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‘Middleman’ points to narcotics trade between Cambodia, China

‘Middleman’ points to narcotics trade between Cambodia, China

Korng Sovanntara, a suspect in a high-profile drug case, covers his face while leaving Phnom Penh Municipal Court yesterday. Photograph: Meng Kimlong/Phnom Penh Post

A “middleman” who drug enforcement authorities say is connected to recently seized shipping containers that stored drug-manufacturing equipment and 19 tonnes of known precursor chemicals for the production of illicit narcotics, spent yesterday answering questions before a judge.

The suspect, Korng Sovanntara, 47, was arrested in Phnom Penh on Saturday.

Major General Khieuv Samorn, head of the anti-drug unit at the Ministry of Interior, said Sovanntara admitted that he acted as a middleman.

He was, Samorn said, in charge of maintaining a location to hide and transfer equipment and chemical substances once they arrived in shipping containers from China.

Samorn said the containers, seized at ports in Phnom Penh and Sihanoukville over the weekend, were destined for the same farm in Kampong Speu province where police earlier this month found chemicals needed for drug production.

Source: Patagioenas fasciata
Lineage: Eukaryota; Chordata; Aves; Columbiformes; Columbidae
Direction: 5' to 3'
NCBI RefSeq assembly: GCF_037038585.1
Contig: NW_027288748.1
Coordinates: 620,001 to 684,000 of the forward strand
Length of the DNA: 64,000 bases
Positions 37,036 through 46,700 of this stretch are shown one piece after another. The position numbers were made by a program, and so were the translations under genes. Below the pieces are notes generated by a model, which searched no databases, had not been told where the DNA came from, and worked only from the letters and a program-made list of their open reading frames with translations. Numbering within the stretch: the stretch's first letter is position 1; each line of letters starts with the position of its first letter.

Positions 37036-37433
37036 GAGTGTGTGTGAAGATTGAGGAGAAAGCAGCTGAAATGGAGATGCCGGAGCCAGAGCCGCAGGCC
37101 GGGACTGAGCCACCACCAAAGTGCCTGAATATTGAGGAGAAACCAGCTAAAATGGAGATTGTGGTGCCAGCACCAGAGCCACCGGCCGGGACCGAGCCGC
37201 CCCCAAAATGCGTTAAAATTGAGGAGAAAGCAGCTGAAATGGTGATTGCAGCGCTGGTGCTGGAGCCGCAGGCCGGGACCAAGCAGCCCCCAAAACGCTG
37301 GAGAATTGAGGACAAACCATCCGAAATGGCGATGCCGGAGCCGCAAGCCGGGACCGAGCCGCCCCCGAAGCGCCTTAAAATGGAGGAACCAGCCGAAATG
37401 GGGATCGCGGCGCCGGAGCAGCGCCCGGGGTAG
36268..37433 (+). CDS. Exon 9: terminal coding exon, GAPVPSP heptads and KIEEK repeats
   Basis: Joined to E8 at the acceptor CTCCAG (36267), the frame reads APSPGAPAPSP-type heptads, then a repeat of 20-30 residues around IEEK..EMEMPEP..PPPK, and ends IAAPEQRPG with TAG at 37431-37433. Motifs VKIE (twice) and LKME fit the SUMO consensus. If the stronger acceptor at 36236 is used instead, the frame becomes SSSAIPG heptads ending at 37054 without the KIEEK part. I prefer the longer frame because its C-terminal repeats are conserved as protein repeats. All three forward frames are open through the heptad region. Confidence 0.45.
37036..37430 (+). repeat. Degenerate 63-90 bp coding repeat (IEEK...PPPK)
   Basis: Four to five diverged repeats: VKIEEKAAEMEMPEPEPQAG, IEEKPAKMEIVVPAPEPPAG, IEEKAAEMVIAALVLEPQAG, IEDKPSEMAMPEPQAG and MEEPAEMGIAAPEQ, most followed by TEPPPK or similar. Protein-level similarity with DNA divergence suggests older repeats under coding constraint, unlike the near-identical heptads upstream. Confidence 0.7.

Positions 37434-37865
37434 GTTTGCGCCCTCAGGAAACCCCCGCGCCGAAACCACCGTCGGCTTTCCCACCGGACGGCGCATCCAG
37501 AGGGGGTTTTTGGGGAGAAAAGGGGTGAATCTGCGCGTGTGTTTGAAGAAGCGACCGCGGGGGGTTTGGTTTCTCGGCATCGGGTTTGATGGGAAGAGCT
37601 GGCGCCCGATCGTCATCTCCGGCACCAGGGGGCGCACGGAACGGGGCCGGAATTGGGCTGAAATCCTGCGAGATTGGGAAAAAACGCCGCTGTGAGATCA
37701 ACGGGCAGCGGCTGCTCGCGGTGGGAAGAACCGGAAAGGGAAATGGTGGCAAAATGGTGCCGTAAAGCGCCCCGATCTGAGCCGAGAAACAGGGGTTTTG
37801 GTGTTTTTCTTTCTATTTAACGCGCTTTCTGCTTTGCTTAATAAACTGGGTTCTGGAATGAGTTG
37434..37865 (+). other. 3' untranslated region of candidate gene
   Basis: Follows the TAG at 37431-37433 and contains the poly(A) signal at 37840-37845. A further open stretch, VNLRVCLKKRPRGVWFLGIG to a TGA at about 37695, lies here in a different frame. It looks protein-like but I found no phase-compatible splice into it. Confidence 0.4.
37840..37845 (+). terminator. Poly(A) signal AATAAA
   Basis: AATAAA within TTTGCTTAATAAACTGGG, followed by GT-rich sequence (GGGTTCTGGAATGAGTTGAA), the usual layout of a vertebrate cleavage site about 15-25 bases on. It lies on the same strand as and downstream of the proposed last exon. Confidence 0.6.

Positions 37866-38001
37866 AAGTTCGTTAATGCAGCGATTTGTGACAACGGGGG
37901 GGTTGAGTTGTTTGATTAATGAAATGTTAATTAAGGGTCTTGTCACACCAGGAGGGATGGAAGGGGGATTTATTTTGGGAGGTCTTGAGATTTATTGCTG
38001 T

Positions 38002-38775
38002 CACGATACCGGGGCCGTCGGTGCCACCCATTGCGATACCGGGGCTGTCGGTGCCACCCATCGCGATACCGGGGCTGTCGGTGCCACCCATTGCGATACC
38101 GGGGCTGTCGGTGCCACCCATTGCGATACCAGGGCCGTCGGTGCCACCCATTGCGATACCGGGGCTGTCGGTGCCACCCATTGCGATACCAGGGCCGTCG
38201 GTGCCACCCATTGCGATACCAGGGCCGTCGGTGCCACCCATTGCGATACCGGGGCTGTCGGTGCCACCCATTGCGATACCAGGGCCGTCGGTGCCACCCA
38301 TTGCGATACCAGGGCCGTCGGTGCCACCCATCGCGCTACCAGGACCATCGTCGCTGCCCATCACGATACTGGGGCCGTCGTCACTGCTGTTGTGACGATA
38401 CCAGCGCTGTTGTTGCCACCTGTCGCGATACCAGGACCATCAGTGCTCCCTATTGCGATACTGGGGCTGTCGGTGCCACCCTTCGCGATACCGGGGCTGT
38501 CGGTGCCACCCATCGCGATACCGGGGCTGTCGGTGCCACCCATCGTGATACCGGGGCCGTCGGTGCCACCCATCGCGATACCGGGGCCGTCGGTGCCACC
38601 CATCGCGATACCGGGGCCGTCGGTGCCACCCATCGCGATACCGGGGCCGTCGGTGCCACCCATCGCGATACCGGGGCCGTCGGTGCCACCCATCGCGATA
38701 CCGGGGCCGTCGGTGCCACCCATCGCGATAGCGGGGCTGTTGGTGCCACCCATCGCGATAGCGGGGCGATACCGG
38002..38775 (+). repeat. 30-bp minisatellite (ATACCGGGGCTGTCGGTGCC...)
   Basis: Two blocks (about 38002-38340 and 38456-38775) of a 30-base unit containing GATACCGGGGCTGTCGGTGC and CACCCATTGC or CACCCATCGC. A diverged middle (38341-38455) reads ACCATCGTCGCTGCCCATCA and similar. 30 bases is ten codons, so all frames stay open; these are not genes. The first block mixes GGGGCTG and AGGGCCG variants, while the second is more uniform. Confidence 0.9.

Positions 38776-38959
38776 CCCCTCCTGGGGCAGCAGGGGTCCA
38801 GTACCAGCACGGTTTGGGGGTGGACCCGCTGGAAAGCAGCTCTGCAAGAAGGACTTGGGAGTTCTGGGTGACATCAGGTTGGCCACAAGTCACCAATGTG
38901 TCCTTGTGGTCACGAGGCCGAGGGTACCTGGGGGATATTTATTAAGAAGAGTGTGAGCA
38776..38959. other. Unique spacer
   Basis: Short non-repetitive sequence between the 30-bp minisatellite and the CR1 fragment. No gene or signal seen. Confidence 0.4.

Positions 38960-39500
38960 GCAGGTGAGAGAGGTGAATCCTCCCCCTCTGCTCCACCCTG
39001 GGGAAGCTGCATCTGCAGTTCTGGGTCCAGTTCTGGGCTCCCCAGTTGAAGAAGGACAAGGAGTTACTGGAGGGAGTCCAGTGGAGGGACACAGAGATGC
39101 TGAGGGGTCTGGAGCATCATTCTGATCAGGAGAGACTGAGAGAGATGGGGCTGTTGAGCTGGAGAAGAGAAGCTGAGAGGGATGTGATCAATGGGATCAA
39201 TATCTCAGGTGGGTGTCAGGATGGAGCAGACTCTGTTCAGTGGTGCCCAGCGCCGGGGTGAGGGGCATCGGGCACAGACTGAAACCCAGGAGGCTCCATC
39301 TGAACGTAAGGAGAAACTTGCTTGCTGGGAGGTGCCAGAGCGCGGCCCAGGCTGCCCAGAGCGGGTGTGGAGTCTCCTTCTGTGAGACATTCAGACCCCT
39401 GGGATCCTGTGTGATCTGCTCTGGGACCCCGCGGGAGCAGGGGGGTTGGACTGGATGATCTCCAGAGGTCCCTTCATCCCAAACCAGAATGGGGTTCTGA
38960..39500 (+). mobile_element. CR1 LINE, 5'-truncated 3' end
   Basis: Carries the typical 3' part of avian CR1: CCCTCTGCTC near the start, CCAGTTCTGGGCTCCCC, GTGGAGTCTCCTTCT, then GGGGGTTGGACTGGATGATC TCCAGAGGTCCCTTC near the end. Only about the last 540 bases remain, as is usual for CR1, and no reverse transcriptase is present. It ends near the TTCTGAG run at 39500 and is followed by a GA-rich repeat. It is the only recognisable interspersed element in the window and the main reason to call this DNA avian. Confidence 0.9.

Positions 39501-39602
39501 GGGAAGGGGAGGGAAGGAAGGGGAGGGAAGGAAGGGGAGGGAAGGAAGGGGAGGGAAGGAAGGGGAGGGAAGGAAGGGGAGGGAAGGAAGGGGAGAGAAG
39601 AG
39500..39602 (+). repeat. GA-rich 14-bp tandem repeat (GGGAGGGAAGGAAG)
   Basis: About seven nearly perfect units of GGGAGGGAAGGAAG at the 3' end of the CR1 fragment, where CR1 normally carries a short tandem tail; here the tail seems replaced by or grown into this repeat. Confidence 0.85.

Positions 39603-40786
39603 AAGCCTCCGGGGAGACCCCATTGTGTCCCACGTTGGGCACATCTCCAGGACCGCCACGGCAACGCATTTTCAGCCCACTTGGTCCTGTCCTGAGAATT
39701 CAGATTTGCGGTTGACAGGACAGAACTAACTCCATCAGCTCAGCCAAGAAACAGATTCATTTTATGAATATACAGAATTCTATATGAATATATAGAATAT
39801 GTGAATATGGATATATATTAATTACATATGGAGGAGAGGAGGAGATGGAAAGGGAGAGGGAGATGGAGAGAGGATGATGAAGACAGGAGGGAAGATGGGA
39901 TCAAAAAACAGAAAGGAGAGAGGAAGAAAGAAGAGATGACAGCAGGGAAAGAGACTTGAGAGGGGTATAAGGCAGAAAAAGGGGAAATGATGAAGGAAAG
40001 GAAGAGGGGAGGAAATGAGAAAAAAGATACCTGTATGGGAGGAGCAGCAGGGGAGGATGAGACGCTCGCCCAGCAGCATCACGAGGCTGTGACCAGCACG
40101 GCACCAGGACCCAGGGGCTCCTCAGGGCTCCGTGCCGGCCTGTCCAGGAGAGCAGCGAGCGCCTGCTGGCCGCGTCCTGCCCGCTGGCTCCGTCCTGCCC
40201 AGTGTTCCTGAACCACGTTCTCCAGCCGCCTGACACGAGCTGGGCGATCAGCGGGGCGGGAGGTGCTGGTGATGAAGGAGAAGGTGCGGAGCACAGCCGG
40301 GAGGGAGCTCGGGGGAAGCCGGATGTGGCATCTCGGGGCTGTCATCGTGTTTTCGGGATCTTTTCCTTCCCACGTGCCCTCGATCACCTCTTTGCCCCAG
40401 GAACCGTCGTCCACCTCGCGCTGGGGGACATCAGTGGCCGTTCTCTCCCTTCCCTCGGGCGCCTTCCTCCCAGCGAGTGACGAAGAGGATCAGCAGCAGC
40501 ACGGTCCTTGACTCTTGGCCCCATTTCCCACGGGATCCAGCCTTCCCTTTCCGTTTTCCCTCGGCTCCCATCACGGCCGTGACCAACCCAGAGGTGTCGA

The trips from the ports to the province had been made before, according to Samorn.

“The suspect testified he unloaded amounts of chemical substances and equipment for drug production from the container in Phnom Penh port to spread onto roughly five hectares of land in Phnom Srouch district, Kampong Speu province,” he said.

The farm in Kampong Speu and the shipping containers are the latest evidence that Cambodia, in addition to its problem of drug addiction and cross-border smuggling, may have to deal with the growing problem of drug production inside the country.

Initial laboratory tests on the seized chemicals at the National Authority for Combating Drugs had found various types of acid and a solvent.

“We are now doing analysis on seven different chemical substances, and we will announce the result later,” said Meas Vyrith, head of the drug lab at the Ministry of Interior.

Explaining the exact uses of the equipment discovered in a separate container, Vyrith, said there was a condenser, a device for safely pouring chemicals, and a filter with controls for heating and cooling.

Samorn said Sovanntara was transferred to the Phnom Penh Municipal Court as authorities widen the search for more suspects.

“In this case, only one suspect cannot do it, because it is a big crime, rare in Cambodia.”

To contact the reporter on this story: Khouth Sophak Chakrya at [email protected]


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